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Geneva girls hold on for victory over Batavia

Batavia's Liza Fruendt comes down with a rebound in the first half of their game Friday against Geneva. Geneva defeated Batavia, 60-56
Batavia's Liza Fruendt comes down with a rebound in the first half of their game Friday against Geneva. Geneva defeated Batavia, 60-56

GENEVA – Scheduling suggested Friday’s Geneva-Batavia girls basketball game provided the undercard entertainment for the boys in prime time.

The girls also will play the earlier tip-off in the schools’ Jan. 11 double-gender doubleheader in Batavia. By then, there might just be a movement for a flip-flop.

Many fans who hadn’t seen the first 24 minutes of the girls game Friday found themselves fighting hallway gridlock as the Vikings and Bulldogs slugged out the final eight. While Geneva’s 60-56 victory maintained the team’s stronghold in the Upstate Eight Conference River Division, it also served notice about Batavia’s emergence to a few more folks than usual.

“We were right there. We had it in our hands,” Bulldogs junior point guard Liza Fruendt said. “It’s fun, though. You wouldn’t trade anything for a game like that. We played our hearts out, but we just couldn’t finish it at the end.”

Geneva (5-2, 2-0 UEC River) used poised free throw shooting and a strong fourth quarter from sophomore Abby Novak to erase a deficit that lasted for much of the night.

The Bulldogs (4-3, 1-1) have not won in the series since the 2007-08 regular season finale.

With the score 58-56 Geneva, Fruendt and freshman Hannah Frazier had separate looks at the tying basket as Batavia stole the ball on an in-bounds play with 18 seconds remaining.

In flux at guard after the speedy Michaela Loebel tore an ACL last month, Geneva is using senior Ellen Dwyer at the point on most possessions. Dwyer, who missed much of last season with a shin injury, is finding her way with the rest of her teammates in the Vikings’ vaunted 1-2-2 full-court diamond press.

Vikings coach Sarah Meadows elected not to press Friday, and her rationale paid off. Post-heavy Geneva benefited from double-digit scoring from Sami Pawlak (13 points), Novak (12), Sidney Santos (11) and Morgan Seberger (11). At 5-foot-10, Novak is the shortest among that group.

“We focused a lot on not turning the ball over and keeping the game at our own tempo,” Vikings senior Kelly Gordon said. “We didn’t want to push too fast. We wanted to keep it upbeat but not crazy.”

Geneva’s recent margins of victory against the Bulldogs largely read like a skewed lottery ticket. Whittling the difference to four points after falling by 35, 25, 23 and 23 in the first two seasons of UEC River play both inspired the Bulldogs and made sages of the Vikings.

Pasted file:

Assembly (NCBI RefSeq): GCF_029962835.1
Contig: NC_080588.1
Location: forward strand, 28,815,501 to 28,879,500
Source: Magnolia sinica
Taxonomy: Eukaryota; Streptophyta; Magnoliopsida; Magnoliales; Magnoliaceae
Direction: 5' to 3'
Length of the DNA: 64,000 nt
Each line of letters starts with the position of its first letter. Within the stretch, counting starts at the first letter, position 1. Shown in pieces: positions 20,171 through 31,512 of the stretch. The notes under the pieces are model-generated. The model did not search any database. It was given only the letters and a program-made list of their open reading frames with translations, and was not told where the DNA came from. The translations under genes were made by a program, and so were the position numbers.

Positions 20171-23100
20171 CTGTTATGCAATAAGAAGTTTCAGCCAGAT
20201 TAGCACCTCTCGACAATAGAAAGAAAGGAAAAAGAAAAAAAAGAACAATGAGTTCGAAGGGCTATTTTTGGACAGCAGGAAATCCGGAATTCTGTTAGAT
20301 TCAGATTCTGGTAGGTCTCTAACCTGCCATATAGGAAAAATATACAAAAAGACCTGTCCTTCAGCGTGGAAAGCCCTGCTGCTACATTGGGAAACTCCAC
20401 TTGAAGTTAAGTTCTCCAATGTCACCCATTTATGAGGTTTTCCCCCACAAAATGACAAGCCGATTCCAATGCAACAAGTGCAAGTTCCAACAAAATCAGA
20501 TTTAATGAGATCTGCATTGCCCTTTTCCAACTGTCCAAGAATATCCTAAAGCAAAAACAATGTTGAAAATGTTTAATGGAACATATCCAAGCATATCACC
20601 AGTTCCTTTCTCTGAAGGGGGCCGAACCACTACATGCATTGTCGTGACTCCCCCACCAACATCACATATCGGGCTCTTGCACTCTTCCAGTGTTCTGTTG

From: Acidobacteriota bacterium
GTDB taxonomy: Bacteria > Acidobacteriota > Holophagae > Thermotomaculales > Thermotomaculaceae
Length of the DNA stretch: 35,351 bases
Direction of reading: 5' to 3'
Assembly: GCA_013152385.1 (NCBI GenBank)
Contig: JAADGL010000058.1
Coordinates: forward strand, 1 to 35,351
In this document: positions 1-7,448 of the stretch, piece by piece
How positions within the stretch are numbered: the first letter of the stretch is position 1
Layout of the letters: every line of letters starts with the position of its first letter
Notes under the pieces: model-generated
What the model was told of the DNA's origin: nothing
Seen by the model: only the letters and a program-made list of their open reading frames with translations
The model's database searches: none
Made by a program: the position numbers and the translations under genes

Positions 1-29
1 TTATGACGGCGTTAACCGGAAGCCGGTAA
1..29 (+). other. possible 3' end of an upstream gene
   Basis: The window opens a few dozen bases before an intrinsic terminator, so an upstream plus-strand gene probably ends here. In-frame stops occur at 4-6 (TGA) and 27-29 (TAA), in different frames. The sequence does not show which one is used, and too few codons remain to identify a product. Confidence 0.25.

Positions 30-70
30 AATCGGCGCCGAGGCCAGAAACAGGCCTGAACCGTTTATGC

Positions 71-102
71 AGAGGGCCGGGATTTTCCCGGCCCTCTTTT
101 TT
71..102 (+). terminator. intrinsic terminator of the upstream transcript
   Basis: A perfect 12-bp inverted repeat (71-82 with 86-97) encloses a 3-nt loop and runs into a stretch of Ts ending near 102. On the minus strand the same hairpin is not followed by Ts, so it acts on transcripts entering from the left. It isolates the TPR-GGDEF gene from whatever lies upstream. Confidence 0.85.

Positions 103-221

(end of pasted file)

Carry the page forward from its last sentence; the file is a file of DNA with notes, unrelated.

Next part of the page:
“We were getting pumped up before the game because this is probably one of their strongest teams in the past couple of years,” said Pawlak, back in the lineup for the first time since breaking a middle finger Nov. 17.

While Geneva out-rebounded Batavia, 18-11, in the first half, the Bulldogs compensated with expert outside shooting. Working off quick ball movement from the guards to forward Erin Bayram, then back to the perimeter, Batavia swished 5 of 11 three-point attempts before the break.

Fruendt, who matched Tuesday’s career-high effort of 26 points, appreciated the outside help from freshman Bethany Orman (nine points) and senior Sami Villarreal (eight).

Orman’s pair of treys late in the third quarter helped Batavia take a 42-41 lead entering the fourth. Novak and Co. proved the difference with tenacity inside.

“We fought. We fought, we fought, we fought and they believed,” Bulldogs coach Kevin Jensen said. “It didn’t mean anything, [but] in the fall they played a close game with [Geneva] at Montini in that fall league. For whatever reason, it just gave them a little confidence and we felt like we were ready. And the next game’s going to be a battle. And it could be just as close and maybe go the other way.”

Both teams figure to look different in Batavia in six weeks, although they hope the bleachers don’t.

Asked what fueled the Vikings down the stretch, Pawlak grinned as spectators walked the hallways behind her.

“The excitement of the fans,” she said. “That was fun.”

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